Housing Complex

Being a Down-and-Out Developer Surprisingly Fun and Liberating!

This morning's Washington Post features a front page article on District developers that have lost their "swagger." They meet in conference rooms, instead of pricey downtown restaurants. They drink cups of ice water, instead of scarfing down steaks at the Capitol Grille. Or they've dropped their businesses all together! Fired their staffs! Closed up their offices. It's too bad, it's kind of sad—except, well, that it's not.  The Post article notes that nearly all these developers saved enough money to do whatever they want now. A few examples:

  • What happened: Developer Scott Pannick built Logan Circle's Metropole, which has since been seized by his lender. Moving on: Pannick plays with his three-year-old daughter (Ugh, how pitiable!), and plans a six month move to Argentina "to contemplate his future, the options of which include writing a novel."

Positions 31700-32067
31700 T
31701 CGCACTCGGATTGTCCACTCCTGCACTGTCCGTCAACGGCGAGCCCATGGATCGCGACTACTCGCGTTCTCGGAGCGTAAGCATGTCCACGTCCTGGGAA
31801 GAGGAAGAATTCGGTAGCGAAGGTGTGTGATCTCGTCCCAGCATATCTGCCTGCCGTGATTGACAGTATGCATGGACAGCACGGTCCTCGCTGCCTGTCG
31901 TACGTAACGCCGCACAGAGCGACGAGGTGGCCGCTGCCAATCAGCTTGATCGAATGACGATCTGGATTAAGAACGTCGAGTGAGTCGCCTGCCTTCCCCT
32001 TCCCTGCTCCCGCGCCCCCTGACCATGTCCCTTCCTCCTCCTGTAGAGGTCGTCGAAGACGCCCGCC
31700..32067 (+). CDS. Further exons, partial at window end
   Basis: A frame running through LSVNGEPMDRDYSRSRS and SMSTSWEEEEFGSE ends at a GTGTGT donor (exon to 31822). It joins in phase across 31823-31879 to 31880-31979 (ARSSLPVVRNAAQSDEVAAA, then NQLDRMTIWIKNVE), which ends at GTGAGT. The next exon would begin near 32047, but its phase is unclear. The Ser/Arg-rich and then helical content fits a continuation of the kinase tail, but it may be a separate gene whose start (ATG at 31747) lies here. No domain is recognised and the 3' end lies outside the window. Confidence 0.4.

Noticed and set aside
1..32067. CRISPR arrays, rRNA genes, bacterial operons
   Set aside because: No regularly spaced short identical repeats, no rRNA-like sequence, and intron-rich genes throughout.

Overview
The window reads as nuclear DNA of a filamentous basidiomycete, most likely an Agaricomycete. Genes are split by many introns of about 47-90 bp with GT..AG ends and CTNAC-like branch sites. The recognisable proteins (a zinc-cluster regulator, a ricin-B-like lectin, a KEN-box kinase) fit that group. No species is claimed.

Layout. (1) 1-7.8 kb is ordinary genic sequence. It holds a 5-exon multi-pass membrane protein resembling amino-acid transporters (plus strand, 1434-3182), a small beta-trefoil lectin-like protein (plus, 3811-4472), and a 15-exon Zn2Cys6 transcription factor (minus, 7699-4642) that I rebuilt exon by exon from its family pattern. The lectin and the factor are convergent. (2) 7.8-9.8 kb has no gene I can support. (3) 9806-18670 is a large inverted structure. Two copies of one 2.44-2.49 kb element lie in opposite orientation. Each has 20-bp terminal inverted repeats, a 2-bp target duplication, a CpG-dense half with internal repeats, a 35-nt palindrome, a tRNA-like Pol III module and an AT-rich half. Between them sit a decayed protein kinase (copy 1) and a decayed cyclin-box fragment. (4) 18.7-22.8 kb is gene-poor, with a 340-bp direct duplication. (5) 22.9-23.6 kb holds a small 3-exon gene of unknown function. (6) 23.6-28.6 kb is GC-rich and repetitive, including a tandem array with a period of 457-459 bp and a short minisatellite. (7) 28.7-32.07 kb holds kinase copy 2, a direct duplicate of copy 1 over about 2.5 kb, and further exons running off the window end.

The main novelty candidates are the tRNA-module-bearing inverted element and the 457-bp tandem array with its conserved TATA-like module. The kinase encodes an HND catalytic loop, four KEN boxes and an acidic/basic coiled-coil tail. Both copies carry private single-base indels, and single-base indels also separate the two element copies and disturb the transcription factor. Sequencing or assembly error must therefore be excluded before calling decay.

• What happened: Trained architect Dominque Kostelac "amassed up to $5 million, buying, selling and rehabilitating properties in Mount Pleasant, Adams Morgan and Shaw" before beginning a more substantial 21-unit condo in Adams Morgan in 2000. But construction  delays caused him to eventually foreclose on nearly all his properties. Moving on: His new business Arganica Farm Club is freshening up palates across the D.C. region with a produce delivery service, based in Charlottesville, plus he produced sorbets and syrups.
  • Adrian Bent-Me

    I think down and out for richies equates to up and up for the middies. I would love to have any one of these options if I was laid off. 6 months in South America to reflect and write; producing a reality show gig; starting another potentially lucrative gardening venture. My options will be hitting up moms for bus money to get to the unemployment office.

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